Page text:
Scottish Tory leader Ruth Davidson in 'join me' plea to rival parties
Scottish Conservative leader Ruth Davidson has called on her opponents to put their differences aside and join forces to campaign for the Union.
She told her party's conference the Tories must come together with Labour and the Lib Dems, ahead of the forthcoming independence referendum.
Ms Davidson said the SNP's Alex Salmond was neglecting Scotland's problems, in favour of ensuring a "Yes" vote.
She said he had failed to deliver on justice reforms and public services.
At the same time, Ms Davidson vowed to renew her party, and transform its electoral fortunes to become a campaigning force.
The Scottish government has expressed a preference to hold the referendum in autumn 2014.
Ms Davidson told the conference in Troon that, while there were dividing lines in politics, there were also "absolutes which can unite us".
In a message to the Scottish Labour and Lib Dem leadership and Scottish secretary, she said: "I say to Johann Lamont and to Margaret Curran, to Willie Rennie and to Michael Moore, Scotland expects us to work together, and we are.
"Scotland expects us to lead and we will.
"Scotland expects us to put aside our differences and pull together for the common cause - to give a voice to the silent majority, to build a chorus across our nation."
Ms Davidson said: "Today, we stand on the brink of history. The world is watching.
"This is our cause and we will not be found wanting.
"We will add our sound to the millions of voices declaring as one - a strong Scotland in a strong Britain, together for good."
Turning to the SNP and First Minister Alex Salmond, Ms Davidson said the party was so obsessed with "separation", it was abdicating its responsibilities as the devolved government of Scotland.
She said: "On the day when youth unemployment figures crashed through the 100,000 barrier - the highest Scotland has ever seen, where was the first minister?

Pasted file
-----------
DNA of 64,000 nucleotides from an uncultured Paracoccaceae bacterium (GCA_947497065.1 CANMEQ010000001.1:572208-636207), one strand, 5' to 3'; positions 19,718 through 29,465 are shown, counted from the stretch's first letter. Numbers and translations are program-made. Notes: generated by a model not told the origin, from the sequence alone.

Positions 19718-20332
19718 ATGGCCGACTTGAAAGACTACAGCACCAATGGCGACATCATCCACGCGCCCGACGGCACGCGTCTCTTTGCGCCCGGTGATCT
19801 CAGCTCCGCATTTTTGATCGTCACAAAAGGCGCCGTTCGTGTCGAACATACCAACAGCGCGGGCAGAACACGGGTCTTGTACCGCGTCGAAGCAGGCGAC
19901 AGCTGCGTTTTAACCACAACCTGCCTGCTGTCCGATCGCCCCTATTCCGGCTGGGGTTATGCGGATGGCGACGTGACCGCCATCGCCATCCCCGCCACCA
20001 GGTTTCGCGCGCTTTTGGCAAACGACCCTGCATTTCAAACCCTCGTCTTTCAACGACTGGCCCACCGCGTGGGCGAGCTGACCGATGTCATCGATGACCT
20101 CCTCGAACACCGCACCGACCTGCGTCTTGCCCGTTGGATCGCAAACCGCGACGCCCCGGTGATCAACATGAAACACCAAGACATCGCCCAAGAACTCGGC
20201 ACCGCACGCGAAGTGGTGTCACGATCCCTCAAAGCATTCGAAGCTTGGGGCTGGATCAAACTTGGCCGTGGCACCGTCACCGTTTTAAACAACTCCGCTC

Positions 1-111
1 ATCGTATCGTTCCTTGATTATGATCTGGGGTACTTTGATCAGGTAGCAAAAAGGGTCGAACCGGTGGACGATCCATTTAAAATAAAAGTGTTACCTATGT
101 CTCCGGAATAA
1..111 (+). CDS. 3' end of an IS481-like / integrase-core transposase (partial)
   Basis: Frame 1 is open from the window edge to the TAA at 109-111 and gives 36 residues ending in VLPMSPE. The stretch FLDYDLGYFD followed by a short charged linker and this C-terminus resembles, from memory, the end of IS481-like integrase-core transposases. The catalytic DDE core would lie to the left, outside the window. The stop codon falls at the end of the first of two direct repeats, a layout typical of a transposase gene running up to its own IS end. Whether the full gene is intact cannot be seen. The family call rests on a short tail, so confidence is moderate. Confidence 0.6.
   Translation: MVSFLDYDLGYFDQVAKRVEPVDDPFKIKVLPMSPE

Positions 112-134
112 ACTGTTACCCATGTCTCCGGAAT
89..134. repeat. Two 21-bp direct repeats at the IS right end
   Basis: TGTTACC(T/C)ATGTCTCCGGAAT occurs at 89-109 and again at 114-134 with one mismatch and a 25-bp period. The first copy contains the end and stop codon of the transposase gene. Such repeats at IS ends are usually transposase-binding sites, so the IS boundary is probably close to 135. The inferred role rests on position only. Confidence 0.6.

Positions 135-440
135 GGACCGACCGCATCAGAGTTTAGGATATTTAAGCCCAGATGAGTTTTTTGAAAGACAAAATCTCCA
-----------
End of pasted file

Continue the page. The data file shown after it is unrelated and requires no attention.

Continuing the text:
"Not at his desk doing the job he has got, but down south at the London School of Economics agitating for the job he wants - president of a separate Scottish state."
'Failed to deliver'
Ms Davidson accused Mr Salmond of leaving Scottish business "ignored, abandoned and neglected", and, on justice, said he had failed to end automatic early release for prisoners which had seen, during his five years in power, the release of 35,000 convicts who had served half their sentences.
And she said nearly a third of non-custodial, community service orders were imposed with no work order, while half of supervised attendance orders were breached, adding: "The SNP stand charged with the criminal neglect of our justice system - guilty as charged."
The Tory leader also said the SNP had failed to deliver on increased childcare, while a quarter of Scotland's crèches had closed in two years, and teacher numbers had fallen by 4,000.
She told the conference: "Alex - get back to your desk, get back to work - do the job you were elected to do."
Ms Davidson said the Scotland Bill, currently going through Westminster, would deliver new tax and other powers to Holyrood, arguing Scotland had to focus on the powers it had, and the new ones it was getting.
At the same time, she painted the United Kingdom as a family of nations with strong economic and cultural ties.
She said: "Our position is clear - we are foursquare for the Union.
"Scotland is better off in Britain and you don't defend Scotland's place in the United Kingdom by compromising with the forces of separatism."
Ms Davidson called for a single question on the referendum ballot paper, rather than a second on more Holyrood powers, while saying delay was creating uncertainty and damaging business.
She said Mr Salmond was putting "ego before party and party before country".
'Hiding our light'
"There's a growing army - even in the ranks of the SNP - who don't understand either," said Ms Davidson.
"Why would a party whose stated aim, whose only agenda, is to break up Britain, be working so hard to avoid putting a single, straight question to the country?"
In what was her first conference speech as leader, Ms Davidson also promised a fresh direction for the Scottish Conservatives, including dumping their current tree logo.
She said the party would build a set of policies to "meet the challenges of our age and which reflect the aspirations of modern Scotland".
"We must be a campaigning force - to better deliver our message, and that need must be at the core of all we do and how we shape ourselves," said Ms Davidson.
She said of the voters: "We won't get their support from hiding our light under a bushel, from saying nothing to offend, for apologising for being Conservatives.
"No more shy Tories, because there are dividing lines in politics and we must never be afraid to speak out.
"This is our time, this is our moment, this is our duty and this is our calling."